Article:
In the study by researcher Anup Sharma and colleagues, 25 participants were randomized to either receive the breathing-based meditation training right away or be put on a waitlist to receive the training later. After two months, those who received the intervention showed improvement in depression scores compared to those on the waitlist. The intervention also reduced anxiety.

Vitamin D Deficiency Linked to Depression, But Supplements Helped

August 14, 2017 · Posted in Potential Treatments · Comment 

vitamin DA review article in the Journal of Affective Disorders in 2017 summarized findings linking vitamin D to depression. Researcher Gordon B. Parker and colleagues found an association between low vitamin D levels and depression. They also found that vitamin D supplements improved treatment in people with clinical depression and vitamin D deficiency.

Editor’s Note: Vitamin D supplements are an obvious recommendation for people who are deficient. What has not yet been resolved is whether vitamin D is helpful to people who are depressed but not vitamin D deficient.

In a 2013 study in the Australian and New Zealand Journal of Psychiatry, Nayereh Khoraminya and colleagues suggested that a 1500 IU dose of vitamin D3 combined with the selective serotonin reuptake inhibitor (SSRI) antidepressant fluoxetine was more effective than fluoxetine plus placebo in depressed patients who were not necessarily deficient in vitamin D.

Single Dose of Modafinil Improved Memory in People in Remission from Depression

August 3, 2017 · Posted in Potential Treatments · Comment 

memory aidModafinil is a wake-promoting medication used to treat narcolepsy, but studies have also shown that it can improve cognition in people with schizophrenia or attention deficit hyperactivity disorder. It may also help people with lingering cognitive difficulties after recovering from a depression. A 2016 article in the journal Biological Psychiatry reported that a single 200mg dose of modafinil improved performance on tests of episodic memory and working memory (but not planning or attention).

The study by researcher Barbara Sahakian and colleagues included 60 patients who had recently recovered from a depression. They took some cognitive tests to establish a baseline of their performance. A week later, they were given either a placebo or a single dose of modafinil, and two hours later they completed the cognitive tests again. The modafinil group performed better on the memory-related tasks.

While side effects were limited, two participants who received modafinil had sleep disturbances that night.

Longer-term studies are needed to determine whether modafinil is safe and effective if taken over a longer period of time. Cognitive dysfunction can interfere with daily tasks such as work or school and put people at greater risk of relapse, so effective treatments have the potential to greatly improve quality of life for people in remission from depression.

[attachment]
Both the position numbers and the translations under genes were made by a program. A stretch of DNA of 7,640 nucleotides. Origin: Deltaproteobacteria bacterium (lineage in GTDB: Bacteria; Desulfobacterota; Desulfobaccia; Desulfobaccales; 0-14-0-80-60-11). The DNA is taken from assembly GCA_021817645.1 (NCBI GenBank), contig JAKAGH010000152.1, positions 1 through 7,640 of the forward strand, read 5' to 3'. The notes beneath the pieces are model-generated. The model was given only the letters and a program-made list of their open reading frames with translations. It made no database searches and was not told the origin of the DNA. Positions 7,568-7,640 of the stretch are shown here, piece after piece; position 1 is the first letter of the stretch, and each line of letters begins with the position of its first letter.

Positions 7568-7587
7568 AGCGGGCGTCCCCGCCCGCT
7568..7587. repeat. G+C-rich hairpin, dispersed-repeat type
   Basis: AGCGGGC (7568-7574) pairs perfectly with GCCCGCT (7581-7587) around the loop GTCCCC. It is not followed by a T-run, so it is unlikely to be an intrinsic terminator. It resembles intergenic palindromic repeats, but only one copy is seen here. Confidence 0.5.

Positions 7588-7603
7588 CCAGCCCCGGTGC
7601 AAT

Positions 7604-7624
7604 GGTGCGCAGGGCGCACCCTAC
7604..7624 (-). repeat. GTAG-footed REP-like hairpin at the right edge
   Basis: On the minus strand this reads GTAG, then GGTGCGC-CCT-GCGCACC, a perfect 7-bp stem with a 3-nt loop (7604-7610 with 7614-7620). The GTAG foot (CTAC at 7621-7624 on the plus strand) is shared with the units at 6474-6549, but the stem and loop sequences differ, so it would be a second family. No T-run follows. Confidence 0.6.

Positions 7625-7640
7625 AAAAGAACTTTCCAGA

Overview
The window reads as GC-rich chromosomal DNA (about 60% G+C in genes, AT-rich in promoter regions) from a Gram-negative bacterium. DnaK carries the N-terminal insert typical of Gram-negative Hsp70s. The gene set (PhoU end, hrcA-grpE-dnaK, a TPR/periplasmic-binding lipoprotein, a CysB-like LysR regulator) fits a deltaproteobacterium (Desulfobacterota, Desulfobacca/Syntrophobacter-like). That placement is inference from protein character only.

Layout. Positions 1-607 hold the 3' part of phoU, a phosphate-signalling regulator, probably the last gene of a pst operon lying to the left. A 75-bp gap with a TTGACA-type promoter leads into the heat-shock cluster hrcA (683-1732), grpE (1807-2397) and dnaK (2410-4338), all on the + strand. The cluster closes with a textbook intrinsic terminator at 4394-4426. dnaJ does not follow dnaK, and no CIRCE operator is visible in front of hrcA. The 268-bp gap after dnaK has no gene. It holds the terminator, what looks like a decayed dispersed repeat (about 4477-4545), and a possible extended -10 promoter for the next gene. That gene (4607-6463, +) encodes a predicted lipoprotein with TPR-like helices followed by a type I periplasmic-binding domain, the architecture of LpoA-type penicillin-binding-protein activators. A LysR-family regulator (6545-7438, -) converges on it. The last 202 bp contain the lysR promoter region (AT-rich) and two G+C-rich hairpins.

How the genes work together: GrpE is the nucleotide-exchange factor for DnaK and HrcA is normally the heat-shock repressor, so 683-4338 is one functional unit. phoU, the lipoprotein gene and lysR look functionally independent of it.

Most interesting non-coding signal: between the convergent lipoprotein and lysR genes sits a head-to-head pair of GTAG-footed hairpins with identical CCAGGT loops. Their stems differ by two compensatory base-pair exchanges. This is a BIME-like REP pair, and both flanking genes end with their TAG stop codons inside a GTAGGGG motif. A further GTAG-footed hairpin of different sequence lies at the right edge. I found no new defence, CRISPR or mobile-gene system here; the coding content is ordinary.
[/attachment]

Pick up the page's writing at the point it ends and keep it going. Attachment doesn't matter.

Statins Have Many Benefits

July 25, 2017 · Posted in Current Treatments · Comment 

box of statinsPatients with mood disorders and elevated lipids, cholesterol, or triglycerides can get several benefits by taking statin drugs. Patients with depression are at increased risk for cardiovascular disease, heart attack, and stroke, and statins can lower these risks. Statins lower cholesterol and triglycerides.

Compared to women not taking statins, women taking this class of medications have a lower risk of depression. Men taking statins have a lower incidence of depression following a heart attack than men who are not taking statins.

Several studies over the past two decades have suggested that statins can also decrease the incidence of Alzheimer’s disease, though a 2017 article by Julie M. Zissimopoulos and colleagues in the journal JAMA Neurology suggested the effectiveness of statins in preventing Alzheimer’s may depend on the race and gender of the person taking them. People with depression are at increased risk for Alzheimer’s.

Editor’s Note: Given these many benefits, it may be a good idea for patients with depression or bipolar disorder and high lipid levels to talk to their physician about whether statins would be a helpful treatment for them.

Depression Increases Heart Disease Risk to Same Extent That Obesity, High Cholesterol Do

July 17, 2017 · Posted in Risk Factors · Comment 

heart failureIn men, depression seems to be equal to obesity and high cholesterol in increasing heart disease risk. A German study about heart disease risk included 3,428 men between the ages of 45 and 74 who were observed over a period of 10 years.

In an article in the journal Atherosclerosis, lead researcher Karl-Heinz Ladwig reported that while high blood pressure and smoking are the most powerful risk factors for fatal cardiovascular disease, depression is comparable to obesity and high cholesterol levels. Depression accounts for about 15% of cardiovascular deaths.

Ladwig suggests that depression screening should be standard in patients with other risk factors for heart disease.

Editor’s Note: Long-term preventive treatment for depression may have the added benefit of preventing heart attacks. In people with two prior depressions, most guidelines now recommend lifetime continuation of antidepressant treatment.